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Taming Malnutrition: The Silent Child Killer




Christian Njoku examines the relentless scourge of child malnutrition in the country against the efforts of the society, federal and state governments to contain it.
Every country in the world is affected by one or more forms of malnutrition, making it one of the greatest global health challenge.

In Cross River, the scourge of malnutrition is no news, especially in  Edim Otop, in Calabar South and many other areas in the state, where children are seen with tiny legs, protruded stomachs and pale looking hairs and eyes.

These children may not be considered severely malnourished, but merely looking at them, it is clear that something needs to be done to help them regain the appropriate weight, height and nutrients they require.

On a visit to one of the Primary Healthcare Centres (PHC) in Calabar, many of the women and children that came to access healthcare were simply malnourished.

Malnutrition is an unhealthy condition caused by not eating enough food or healthy food and which results to stunting, underweight, overweight/obesity and the exposure to many diseases such as kwashiorkor, marasmus and so on.

An attendant who preferred to be anonymous, said they attend to different kinds of people every day, mostly women and children and most of their challenges are connected to poor or inadequate feeding.

“We attend to women and children every day and when you look at them, you just know that they are not feeding well and are deficient of some important nutrients and vitamins.” “It is more painful when I see malnourished pregnant women because they are easily exposed to other conditions not good for them.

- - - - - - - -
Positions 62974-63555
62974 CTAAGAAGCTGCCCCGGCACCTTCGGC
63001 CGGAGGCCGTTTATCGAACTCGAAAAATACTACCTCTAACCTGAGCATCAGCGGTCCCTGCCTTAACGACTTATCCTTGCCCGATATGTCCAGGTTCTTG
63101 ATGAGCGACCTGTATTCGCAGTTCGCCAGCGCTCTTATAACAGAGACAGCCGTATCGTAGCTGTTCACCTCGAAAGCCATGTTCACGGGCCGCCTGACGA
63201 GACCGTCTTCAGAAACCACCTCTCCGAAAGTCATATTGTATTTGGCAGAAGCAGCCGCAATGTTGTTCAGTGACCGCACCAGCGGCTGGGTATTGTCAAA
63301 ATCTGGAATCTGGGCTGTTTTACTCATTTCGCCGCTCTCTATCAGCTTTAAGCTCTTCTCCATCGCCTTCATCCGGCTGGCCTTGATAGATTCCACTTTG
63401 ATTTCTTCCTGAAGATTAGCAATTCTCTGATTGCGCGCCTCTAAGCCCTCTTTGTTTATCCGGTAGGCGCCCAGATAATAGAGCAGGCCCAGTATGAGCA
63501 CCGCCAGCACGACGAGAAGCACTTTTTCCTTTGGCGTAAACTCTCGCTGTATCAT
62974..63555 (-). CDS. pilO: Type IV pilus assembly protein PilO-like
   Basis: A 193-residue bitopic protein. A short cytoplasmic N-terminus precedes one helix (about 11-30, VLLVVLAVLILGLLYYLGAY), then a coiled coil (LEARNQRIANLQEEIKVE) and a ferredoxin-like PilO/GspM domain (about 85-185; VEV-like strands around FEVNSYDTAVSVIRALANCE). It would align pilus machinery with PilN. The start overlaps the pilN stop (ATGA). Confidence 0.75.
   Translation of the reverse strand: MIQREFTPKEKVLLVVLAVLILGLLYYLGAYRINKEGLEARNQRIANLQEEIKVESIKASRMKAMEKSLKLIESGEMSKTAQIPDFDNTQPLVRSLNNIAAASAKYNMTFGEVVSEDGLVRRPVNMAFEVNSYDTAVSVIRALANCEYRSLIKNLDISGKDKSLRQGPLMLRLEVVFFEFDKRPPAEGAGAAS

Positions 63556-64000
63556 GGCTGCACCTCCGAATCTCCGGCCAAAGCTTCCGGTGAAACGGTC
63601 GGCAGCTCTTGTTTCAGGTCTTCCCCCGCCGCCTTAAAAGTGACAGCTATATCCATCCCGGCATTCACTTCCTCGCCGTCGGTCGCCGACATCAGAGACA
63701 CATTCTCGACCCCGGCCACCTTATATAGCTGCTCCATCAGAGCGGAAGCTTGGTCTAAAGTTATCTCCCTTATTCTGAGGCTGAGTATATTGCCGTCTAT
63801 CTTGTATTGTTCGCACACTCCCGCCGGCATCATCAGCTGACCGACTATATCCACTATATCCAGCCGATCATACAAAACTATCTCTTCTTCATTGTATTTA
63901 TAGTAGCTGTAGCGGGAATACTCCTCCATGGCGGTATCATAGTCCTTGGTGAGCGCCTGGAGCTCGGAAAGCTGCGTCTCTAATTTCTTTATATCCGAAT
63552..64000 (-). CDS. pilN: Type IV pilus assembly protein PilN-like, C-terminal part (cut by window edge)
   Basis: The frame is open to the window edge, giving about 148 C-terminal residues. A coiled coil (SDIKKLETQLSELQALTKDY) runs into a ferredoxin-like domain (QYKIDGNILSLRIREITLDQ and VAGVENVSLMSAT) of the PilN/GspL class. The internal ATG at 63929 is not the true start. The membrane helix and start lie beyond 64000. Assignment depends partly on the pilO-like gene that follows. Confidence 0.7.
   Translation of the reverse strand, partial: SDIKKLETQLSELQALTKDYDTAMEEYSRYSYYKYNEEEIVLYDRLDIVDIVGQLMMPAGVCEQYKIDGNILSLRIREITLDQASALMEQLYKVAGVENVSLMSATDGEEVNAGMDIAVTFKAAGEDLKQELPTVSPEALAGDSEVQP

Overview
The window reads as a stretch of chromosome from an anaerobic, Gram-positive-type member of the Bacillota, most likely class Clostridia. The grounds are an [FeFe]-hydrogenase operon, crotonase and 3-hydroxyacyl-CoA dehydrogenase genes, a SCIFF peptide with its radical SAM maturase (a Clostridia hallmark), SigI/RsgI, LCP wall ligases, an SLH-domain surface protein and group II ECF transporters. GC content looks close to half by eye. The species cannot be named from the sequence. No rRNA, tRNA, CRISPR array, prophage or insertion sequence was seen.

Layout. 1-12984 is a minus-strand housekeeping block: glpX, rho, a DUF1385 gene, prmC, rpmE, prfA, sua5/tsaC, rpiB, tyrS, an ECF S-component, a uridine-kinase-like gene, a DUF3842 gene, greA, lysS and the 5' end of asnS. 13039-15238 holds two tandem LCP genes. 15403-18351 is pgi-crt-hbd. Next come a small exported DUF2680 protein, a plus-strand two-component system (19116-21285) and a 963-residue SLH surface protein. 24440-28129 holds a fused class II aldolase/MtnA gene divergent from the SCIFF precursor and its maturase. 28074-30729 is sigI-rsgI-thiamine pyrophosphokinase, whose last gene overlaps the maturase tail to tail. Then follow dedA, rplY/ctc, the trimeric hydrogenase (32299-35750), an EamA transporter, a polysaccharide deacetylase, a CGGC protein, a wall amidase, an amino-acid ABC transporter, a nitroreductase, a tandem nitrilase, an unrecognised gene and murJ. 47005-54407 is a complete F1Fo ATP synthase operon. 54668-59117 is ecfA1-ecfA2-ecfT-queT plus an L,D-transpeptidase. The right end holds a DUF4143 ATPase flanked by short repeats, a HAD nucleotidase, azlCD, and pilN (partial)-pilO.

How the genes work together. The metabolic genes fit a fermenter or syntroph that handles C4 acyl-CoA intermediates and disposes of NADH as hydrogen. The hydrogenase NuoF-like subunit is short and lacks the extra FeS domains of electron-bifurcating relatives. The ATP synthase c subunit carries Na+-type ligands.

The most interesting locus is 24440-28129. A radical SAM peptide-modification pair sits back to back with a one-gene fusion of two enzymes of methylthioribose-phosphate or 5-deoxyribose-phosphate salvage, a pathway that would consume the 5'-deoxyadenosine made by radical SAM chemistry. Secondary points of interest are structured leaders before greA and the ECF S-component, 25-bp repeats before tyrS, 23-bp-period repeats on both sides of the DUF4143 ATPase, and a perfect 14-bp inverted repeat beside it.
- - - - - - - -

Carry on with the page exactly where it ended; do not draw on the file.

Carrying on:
“The least we do is educate them on the right foods to eat and distribute available supplements, such as folic acid, ferrous sulphate and vitamin B complex,” she said. In 2021, the Government of Cross River introduced the Active Search Strategy which was the use of a large network of community tracers and health workers in rescuing and treating malnourished children in the state.

The search helped in the discovery of over 234 severely malnourished children living in remote parts of the state as well as the capital. The then Commissioner for Health, Dr Betta Edu said Gov. Ben Ayade had directed that victims of malnutrition in the state be given urgent medical attention free and their families supported to sustain care.

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She added that severe malnutrition among children in the state was a serious issue aggravated by ignorance, cultural beliefs, poor government policies and the poor economy of the state and nation.

While this initiative could be considered laudable, the big questions are: how sustainable was it? What is the state government doing about the root causes of malnutrition rather than being reactive?

Mrs Vickie Emah-Emah, Founder, Neighborhood Care Well Foundation, one of the NGOs fighting malnutrition among children said many families in the state are not able to feed well.

Emah-Emah said that there was high level of food insecurity due to the poor economy of the state. According to her, there is also the problem of many hard to reach areas in the state, especially the creeks where the people survived mostly on what they have locally but are deficient in other nutrients.